What about security?

Nuevo León is better now. We have a new police corps called "civil force" that has been very successful. The local government and the public and private sector joined forces to recruit and train a lot of people in a short time. We had serious security problems, but that is not the case any more. The solution that Nuevo León found for this problem could be replicated in other states, but all the society needs to participate.

Analysts think that over the next years the Chinese economy will surpass the United States. What do you think about this?

China's importance is growing, first because it is a richer country and it supplies many of the things we use. Plus, its internal market is also growing fast. China will continue to grow for a long time and that will clearly change the geo-political balance. It is a very ancient society, they are very proud, not as much as Mexicans, but they are proud of their country and they are a world power.

When that happens, what will happen with Mexico?

One thing is that China becomes bigger in economic terms and another thing is that the United States will become irrelevant. This will not happen. The U.S. will continue to grow, it has a very agile economic structure that enables them to change direction really fast. We operate in the United States and the consumption of our products has happily grown.

As the CEO of a multinational company, what are the main challenges faced by this type of firms?

The lack of legal certainty and the civil wars among countries. We managed to get through what happened in Egypt, but you have to be careful while selecting the countries you operate in.

What options does Cemex have after the merger of Holcim-Lafarge and Lafarge with Elementia in Mexico?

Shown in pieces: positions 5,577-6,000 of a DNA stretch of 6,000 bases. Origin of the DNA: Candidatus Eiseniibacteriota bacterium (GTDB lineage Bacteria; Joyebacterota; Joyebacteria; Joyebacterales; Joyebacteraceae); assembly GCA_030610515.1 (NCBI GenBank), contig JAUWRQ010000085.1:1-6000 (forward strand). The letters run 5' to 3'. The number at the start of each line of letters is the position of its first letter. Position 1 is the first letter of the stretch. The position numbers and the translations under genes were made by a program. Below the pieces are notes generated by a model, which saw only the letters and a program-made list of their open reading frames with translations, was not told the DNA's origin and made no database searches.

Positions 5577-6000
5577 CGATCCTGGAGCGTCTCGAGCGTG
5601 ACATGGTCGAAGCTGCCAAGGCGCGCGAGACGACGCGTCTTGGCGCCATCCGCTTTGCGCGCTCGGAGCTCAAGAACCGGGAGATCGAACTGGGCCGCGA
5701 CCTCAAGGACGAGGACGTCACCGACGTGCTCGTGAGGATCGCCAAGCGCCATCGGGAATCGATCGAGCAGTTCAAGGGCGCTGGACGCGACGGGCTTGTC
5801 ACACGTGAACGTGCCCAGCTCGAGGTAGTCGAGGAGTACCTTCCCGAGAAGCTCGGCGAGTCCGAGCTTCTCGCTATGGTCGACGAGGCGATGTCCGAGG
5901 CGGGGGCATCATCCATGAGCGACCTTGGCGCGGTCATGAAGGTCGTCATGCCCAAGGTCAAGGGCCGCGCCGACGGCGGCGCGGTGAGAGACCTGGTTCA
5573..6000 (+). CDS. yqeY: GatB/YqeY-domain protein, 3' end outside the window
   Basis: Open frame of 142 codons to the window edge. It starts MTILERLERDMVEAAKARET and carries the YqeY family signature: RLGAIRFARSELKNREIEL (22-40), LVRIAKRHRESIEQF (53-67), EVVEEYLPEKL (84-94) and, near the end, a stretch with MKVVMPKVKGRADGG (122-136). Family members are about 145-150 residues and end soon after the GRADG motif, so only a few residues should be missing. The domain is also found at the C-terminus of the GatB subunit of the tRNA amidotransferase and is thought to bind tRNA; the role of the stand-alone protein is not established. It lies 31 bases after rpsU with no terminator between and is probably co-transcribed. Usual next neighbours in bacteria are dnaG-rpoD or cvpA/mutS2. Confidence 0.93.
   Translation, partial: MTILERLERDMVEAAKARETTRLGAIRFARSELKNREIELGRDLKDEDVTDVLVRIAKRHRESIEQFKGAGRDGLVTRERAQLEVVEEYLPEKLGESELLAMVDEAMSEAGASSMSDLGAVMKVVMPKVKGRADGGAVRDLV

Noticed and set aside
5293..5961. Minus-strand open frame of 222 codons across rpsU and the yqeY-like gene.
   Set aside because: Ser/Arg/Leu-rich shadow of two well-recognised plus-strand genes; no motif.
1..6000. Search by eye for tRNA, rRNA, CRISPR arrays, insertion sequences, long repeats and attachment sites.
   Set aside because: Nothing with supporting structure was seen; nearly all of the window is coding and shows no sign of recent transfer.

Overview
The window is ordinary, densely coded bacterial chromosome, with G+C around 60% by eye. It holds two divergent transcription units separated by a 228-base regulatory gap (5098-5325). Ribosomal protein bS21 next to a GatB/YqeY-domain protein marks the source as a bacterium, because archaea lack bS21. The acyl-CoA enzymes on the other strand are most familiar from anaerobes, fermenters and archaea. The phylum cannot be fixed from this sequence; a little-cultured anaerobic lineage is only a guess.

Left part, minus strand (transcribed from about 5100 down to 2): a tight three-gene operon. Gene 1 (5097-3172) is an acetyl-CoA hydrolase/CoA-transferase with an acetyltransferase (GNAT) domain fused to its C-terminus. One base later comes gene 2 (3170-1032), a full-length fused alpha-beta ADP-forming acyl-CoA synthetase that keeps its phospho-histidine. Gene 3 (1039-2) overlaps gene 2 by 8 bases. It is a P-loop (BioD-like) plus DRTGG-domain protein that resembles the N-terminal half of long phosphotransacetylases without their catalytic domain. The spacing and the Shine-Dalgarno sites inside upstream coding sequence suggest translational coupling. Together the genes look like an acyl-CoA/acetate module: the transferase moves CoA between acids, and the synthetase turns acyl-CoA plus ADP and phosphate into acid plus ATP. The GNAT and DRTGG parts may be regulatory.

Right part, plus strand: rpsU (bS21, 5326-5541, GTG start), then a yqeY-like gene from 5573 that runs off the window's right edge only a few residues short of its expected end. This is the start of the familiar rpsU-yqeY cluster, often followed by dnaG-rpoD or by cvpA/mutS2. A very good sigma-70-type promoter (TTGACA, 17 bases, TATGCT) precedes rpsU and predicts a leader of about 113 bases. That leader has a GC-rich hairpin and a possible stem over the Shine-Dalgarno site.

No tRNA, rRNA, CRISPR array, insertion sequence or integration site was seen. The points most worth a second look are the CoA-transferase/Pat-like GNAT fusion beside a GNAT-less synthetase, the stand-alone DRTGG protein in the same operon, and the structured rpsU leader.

What Lafarge and Holcim did was a result of the consumption crisis registered over the last years. They wanted to achieve very ambitious synergies and I wish they do, but it will not be easy. They thought they could create value by merging, because their main markets were not growing. They also wanted to cut costs. They will be in less places and will have to sell assets, and this is very favorable for us. We are interested in some of them, we could buy them.

Would that be an option for Cemex to hang on?

We can hang on with our without that, but we would like to buy and grow that way. The battle is won with productivity and a good management. However, we would do a little better if we purchased assets, and it can be done.

Was the decision of buying Rinker right?

Yes, I am very happy with what we bought. What we did wrong was financing it with debt, we should have financed it with capital too, but we were very aggressive in our financing strategy. The purchase was good and it will help us take advantage of the positive trend in the U.S. economy.

What markets does Cemex consider have a greater potential?

All Latin America is very attractive, because of the prevailing rule of law. The Southeast of Asia too, we would like to increase our presence in Asia, but we would like those countries to have solid and stable political institutions. And also some Eastern European countries.

Does the energy reform open some opportunities for Cemex?

We are already producing wind energy and have a considerable investment in Nuevo León. We have several interesting projects that we will announce as time progresses, but yes, we will take advantage of it.  

What do you think of neoliberalism?

I have always believed in free market, but markets can not be totally unregulated. The lack of regulations worsens financial crisis. I worry about the income gap too, not only in Mexico but all over the world. In the U.S. this has become a political problem, because the income of a certain percentage of the population has grown while the rest has stagnated. People resent that.